Bugliosi packs the book with entertaining observations and aphorisms. “As a trial lawyer, intelligence is important only in the sense that it allows you to play the game, if you will… Beyond that, it doesn’t get you very far at all.” He emphasized that a successful prosecutor “takes charge” of the case. “The typical incompetence that one sees in the great run of prosecutors and trial lawyers in general – inadequate preparation.” “Whenever I prosecuted a murder case, I always at least aspired to a masterpiece.”

His philosophy is to introduce all the evidence. “[T]he prosecution should always convey to the jury that as representatives of the people they want to present all relevant evidence on the issue of guilt.” “I mean, that’s what the prosecutor does in a criminal case – present incriminating evidence.” He continues, “when you have exceedingly powerful evidence of guilt, you automatically offer it. You don’t stumble on your way to the courtroom over the smallest thread in your path.” “When you know the defense is going to present evidence damaging or unfavorable to your side, you present that evidence yourself.”

“What I try to do on direct examination, basically, is conduct my opponent’s cross-examination for him, but bringing out the information the way I want it to be brought out.”

His attitude towards juries: “with almost any jury, you have to spoon-feed them.” “I never take a chance on assuming a jury is going to see something important without my help.”

I loved his advice on how to deal with a disrespectful judge:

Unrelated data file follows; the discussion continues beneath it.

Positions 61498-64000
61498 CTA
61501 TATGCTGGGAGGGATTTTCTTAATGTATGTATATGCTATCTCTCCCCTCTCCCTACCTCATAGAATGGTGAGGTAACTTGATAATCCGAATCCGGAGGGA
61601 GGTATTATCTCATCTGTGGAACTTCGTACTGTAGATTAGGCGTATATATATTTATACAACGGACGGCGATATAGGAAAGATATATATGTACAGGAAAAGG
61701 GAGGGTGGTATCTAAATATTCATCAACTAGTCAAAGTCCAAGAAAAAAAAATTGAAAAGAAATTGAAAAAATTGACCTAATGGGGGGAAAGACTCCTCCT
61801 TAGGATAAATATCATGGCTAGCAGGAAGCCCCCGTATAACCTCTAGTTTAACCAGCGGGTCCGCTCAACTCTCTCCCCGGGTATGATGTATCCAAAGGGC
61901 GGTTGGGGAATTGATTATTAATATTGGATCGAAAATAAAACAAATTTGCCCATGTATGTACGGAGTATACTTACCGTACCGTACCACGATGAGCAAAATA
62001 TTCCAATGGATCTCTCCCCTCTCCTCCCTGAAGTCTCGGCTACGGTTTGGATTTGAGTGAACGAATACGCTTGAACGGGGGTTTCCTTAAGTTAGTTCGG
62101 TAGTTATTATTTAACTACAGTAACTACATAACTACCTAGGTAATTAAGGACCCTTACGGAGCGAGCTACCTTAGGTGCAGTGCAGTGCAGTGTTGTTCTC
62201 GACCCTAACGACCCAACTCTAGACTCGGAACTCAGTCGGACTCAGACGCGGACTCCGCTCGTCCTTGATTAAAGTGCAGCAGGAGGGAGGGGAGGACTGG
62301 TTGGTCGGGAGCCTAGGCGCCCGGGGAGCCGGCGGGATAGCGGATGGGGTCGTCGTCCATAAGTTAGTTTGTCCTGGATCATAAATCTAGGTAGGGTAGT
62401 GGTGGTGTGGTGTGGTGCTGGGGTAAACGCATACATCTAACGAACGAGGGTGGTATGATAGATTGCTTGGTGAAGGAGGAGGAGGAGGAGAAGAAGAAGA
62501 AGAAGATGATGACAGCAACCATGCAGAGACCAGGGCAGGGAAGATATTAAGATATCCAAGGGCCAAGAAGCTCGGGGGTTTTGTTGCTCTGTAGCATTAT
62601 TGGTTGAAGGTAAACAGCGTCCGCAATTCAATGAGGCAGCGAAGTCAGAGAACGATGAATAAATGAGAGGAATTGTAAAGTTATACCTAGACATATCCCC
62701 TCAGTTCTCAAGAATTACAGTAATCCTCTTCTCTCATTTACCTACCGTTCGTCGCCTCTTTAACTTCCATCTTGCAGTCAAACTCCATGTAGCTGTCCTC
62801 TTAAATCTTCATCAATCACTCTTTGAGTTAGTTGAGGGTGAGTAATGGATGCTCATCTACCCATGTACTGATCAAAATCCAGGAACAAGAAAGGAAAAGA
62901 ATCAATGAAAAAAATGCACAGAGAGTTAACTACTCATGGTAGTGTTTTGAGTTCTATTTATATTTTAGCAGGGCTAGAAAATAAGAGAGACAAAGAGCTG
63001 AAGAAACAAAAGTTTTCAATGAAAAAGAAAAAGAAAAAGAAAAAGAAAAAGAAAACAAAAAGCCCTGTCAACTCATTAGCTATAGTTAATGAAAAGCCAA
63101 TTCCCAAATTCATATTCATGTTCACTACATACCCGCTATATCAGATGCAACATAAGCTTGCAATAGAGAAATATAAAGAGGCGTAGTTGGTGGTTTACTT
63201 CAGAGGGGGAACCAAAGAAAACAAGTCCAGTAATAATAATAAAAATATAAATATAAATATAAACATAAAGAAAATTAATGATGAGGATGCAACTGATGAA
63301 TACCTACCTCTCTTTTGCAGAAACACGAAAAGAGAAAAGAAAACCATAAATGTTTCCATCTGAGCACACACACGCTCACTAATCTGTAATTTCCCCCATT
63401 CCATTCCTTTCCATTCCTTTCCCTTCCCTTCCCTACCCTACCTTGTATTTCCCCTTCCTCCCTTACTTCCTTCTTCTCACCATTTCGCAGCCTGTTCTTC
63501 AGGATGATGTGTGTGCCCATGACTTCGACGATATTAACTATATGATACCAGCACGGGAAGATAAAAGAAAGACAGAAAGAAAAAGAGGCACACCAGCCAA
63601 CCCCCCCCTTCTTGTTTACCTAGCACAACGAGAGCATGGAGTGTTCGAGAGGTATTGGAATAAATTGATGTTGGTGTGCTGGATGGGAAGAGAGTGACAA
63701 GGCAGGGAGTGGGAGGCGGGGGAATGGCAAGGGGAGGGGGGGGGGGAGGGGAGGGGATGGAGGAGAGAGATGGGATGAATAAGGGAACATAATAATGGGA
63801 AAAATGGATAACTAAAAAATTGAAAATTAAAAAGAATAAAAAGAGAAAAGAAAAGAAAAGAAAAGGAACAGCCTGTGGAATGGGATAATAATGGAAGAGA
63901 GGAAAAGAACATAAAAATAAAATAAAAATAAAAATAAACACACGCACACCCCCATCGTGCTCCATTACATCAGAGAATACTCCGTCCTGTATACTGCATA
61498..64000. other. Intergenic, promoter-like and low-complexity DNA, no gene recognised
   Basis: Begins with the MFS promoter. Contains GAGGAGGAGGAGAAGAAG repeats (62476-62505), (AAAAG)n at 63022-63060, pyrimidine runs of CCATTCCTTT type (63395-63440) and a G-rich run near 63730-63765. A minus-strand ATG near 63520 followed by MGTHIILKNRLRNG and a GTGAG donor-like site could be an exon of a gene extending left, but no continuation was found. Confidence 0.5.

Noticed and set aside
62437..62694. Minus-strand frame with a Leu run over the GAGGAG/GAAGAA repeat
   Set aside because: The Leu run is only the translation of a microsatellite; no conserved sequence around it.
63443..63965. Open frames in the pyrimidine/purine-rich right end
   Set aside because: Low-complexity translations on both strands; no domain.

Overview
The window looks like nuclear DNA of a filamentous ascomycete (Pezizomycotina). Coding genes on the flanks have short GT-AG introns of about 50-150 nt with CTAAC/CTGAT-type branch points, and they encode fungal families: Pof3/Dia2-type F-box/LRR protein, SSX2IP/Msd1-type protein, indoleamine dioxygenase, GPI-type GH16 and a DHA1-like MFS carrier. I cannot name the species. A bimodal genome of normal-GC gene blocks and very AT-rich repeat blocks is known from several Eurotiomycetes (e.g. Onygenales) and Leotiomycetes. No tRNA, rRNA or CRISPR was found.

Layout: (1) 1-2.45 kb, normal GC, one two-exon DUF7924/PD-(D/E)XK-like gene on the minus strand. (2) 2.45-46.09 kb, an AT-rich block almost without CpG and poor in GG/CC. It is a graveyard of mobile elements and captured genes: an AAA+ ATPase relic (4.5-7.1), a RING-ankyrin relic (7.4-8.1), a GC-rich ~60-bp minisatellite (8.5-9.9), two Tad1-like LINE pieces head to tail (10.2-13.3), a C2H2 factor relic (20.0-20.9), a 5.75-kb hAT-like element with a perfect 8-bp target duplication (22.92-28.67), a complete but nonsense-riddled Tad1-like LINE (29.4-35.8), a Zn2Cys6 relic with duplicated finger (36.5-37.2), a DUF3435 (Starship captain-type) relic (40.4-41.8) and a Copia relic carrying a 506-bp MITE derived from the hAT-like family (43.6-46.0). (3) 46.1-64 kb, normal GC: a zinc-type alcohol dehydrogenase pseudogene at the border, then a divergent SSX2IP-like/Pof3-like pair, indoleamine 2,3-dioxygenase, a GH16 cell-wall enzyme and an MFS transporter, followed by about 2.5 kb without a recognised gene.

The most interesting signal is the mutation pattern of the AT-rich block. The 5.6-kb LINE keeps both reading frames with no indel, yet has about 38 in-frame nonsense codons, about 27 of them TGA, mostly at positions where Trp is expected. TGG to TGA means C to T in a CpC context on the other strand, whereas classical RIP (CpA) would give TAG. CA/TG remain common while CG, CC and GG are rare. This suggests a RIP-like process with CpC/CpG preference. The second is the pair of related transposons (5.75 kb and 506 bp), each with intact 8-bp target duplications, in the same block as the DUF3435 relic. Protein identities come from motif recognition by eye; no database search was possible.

Back in chambers he should have been told, first in a very civil way, but if this was unavailing, much more assertively, that although he had the right to speak, if he chose, in a condescending way to the prosecutors outside the presence of the jury, he did not have a right to hurt the prosecutor’s clients, the people of the State of California, in any way whatsoever in front of the jury, and they therefore not only wouldn’t permit him to do so, but had an obligation to ensure that he did not. Therefore, if he had anything negative to say to them, it had to be outside the presence of the jury. In front of the jury he had to show them the same, identical respect they showed him, nothing more, nothing less.

“I’ve always considered final summation the most important part of the trial for the lawyer.” He hates lawyers who address “the jury after scandalously little preparation.” Far too often this results in their delivering arguments which are disjointed and sterile in articulation, and which, most injurious of all to their clients, omit a number of salient facts and inferences.”

I could go on and on. There are worse ways to learn tactics than by discussing this fascinating and controversial case. But if you aren’t a lawyer, you might try another OJ book instead.


I also read Chris Darden’s book, which contains this advice from a judge to Darden:

“Calm down, he said “and make sure never to appear angry or confrontational. Don’t take these cases personally. Treat the witnesses in a dignified manner and treat opposing counsel in the same way, no matter how much you may dislike them.

Darden followed this advice and turned around a losing streak early in his career.